What has the world suffered to bring you that shiny new product?

Circularity First CEO Søren Sørensen shares his insights on why the latest and greatest innovations aren’t as green as they claim, how businesses can take a more sustainable approach to IT by adopting solutions that already exist and why he’s proud to base his organisation’s European arm in Aalborg, Denmark.

Why did Circularity First choose to base its European branch in Aalborg?

Denmark’s bold approach to sustainability matches the people-and planet-driven principles of Circularity First. Aalborg (in North Jutland, North West Denmark) was the obvious choice for our business; it’s a hub of green innovation partnerships and somewhere technology industries can challenge the norms around IT.

Learning more about Green Hub Denmark and the synergy between the university and the city’s businesses showed that this is a place that’s serious about sustainability, and somewhere our organisation can have a positive impact.

How advanced is the approach to sustainable IT in Denmark compared with the UK?

Denmark is demonstrably committed to investing in making environmental health a priority for its citizens, with one of the world’s most ambitious targets for reducing GHG emissions by 70% by 2030.

However, given that the region in general is self-consciously sustainable, when we talk to businesses here about IT, we encounter the same attitudes that privilege new technology and the same resistance to remanufactured products. Even at large sustainability events designed to inspire and celebrate innovation, there is an element of greenwashing that stands in contrast to the scale of the crisis.

Our behaviours are so ingrained in how we run our businesses that even the world’s most sustainable country shares much of the UK’s scepticism around sustainable IT.

Where do you see opportunities in the region?

The good news is that the aim, the willingness, and the investment behind achieving a net zero target is here, so we are optimistic about growing current and future partnerships.

We see an opportunity to help businesses understand the impact their use of technology has on their overall carbon footprint, and on finite resources. There are solutions to tackle this that align with a more circular approach and these actions can be taken now.

Education around IT sustainability needs to centred in all industries. Sharing our research findings and data with CIOs on the benefits of circular IT provides reassurance there is no risk in opting for authorised remanufactured technology over new, and shows there is a significant carbon and material benefit.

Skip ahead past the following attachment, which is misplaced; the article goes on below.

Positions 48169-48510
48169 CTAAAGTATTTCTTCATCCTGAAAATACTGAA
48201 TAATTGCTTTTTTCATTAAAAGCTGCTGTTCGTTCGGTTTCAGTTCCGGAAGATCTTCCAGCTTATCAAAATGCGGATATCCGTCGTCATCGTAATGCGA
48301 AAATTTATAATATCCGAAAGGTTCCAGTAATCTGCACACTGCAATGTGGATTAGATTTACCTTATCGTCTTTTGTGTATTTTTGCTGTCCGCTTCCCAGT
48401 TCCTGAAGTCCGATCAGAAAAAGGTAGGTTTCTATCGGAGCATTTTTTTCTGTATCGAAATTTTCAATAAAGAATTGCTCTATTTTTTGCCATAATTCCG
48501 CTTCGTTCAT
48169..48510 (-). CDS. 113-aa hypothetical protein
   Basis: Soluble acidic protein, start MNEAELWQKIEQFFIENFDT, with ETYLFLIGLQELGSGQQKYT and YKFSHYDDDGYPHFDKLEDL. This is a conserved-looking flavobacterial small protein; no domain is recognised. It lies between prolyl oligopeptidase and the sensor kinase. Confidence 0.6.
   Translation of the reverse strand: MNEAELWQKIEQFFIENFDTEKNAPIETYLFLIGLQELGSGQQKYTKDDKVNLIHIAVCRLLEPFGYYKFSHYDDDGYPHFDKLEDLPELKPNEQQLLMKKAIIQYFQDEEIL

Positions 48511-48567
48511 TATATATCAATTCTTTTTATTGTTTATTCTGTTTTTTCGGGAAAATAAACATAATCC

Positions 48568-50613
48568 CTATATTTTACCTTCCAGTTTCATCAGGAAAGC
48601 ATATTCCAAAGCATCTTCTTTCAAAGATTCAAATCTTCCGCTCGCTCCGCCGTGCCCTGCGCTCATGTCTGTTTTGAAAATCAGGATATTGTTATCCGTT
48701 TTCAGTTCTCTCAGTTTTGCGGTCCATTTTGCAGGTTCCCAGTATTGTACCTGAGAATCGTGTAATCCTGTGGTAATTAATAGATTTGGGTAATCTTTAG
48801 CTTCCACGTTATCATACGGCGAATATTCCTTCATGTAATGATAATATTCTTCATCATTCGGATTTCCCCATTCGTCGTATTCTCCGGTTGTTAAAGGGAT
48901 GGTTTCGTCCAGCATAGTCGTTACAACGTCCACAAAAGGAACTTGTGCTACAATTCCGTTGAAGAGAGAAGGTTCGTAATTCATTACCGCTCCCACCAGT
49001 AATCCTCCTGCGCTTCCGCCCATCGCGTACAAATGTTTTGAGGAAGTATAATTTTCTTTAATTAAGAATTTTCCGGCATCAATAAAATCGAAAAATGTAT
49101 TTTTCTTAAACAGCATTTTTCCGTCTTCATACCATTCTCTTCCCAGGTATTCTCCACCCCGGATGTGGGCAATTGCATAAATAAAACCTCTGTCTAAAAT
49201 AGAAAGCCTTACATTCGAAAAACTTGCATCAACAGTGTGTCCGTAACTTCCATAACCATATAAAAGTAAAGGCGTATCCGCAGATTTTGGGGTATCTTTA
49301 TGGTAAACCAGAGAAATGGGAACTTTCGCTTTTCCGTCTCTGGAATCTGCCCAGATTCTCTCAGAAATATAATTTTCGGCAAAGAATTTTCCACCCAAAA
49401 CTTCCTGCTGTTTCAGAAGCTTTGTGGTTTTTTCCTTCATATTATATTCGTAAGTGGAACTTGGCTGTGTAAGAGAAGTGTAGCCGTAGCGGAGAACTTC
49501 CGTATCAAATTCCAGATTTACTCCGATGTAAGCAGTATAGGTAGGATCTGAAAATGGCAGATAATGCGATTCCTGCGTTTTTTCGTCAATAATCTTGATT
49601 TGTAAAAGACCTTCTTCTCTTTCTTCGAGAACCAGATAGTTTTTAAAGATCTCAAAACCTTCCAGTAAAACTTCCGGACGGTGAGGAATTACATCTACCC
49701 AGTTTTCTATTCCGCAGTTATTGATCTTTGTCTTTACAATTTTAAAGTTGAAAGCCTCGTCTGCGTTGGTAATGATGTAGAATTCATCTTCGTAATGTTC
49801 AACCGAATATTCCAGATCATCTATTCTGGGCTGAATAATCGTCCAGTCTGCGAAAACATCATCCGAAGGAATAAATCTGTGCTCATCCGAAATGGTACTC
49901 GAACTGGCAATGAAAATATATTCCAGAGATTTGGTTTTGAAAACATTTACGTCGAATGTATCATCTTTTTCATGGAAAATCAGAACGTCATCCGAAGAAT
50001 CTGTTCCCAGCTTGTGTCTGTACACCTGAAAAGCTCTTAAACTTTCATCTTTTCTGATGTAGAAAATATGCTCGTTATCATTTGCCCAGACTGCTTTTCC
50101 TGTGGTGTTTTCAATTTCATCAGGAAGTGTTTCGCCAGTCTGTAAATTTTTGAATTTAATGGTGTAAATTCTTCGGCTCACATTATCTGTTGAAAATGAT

We usually find sharing this knowledge triggers a desire to change ingrained behaviours. Buying cycles are extended, policies are rewritten, and IT is viewed through a different lens. Changing behaviour drives progression – it’s a combination of sharing best practice, sharing tangible examples of success, and backing it all up with data. That neatly summarises our approach here at Circularity First.

What is the role of the Corporate Sustainability Reporting Directive (CSRD) and the carbon tax over there?

To drive robust climate action, the CSRD requires large and listed EU companies to disclose information on the impact of their business activities on people and planet. Sustainability reporting will be brought in line with the same standards as financial reporting.

The Danish government plans to introduce a corporate carbon tax from 2025, progressively increasing by 2030. As the highest carbon tax in Europe this is speeding up a lot of processes within industries – just as intended.

How is Circularity First connected with Invest in Aalborg?


Invest in Aalborg supports organisations to thrive in the city’s business community. Circularity First were welcomed with advice and networking opportunities. A city demonstrably committed to investing heavily in sustainability speaks to our core outlook, and we are excited to continue developing our partnerships here.

That said, money currently being invested is typically going towards developing technology that supports new ways of doing things – a carbon-heavy process which in itself depends on extracting the same finite raw materials we need to preserve. We hope to steer the discourse towards looking at ways of investing in sustainability through the principles of the circular economy (using what we already have).

What was your main takeaway from the LOOP Forum in Copenhagen?


LOOP was a good opportunity to meet and talk with delegates looking to make their businesses more sustainable. We learned about technology innovation happening right now, and our founder Anthony Levy shared his vision of businesses trying a more circular approach to IT and disrupting the linearity we have now.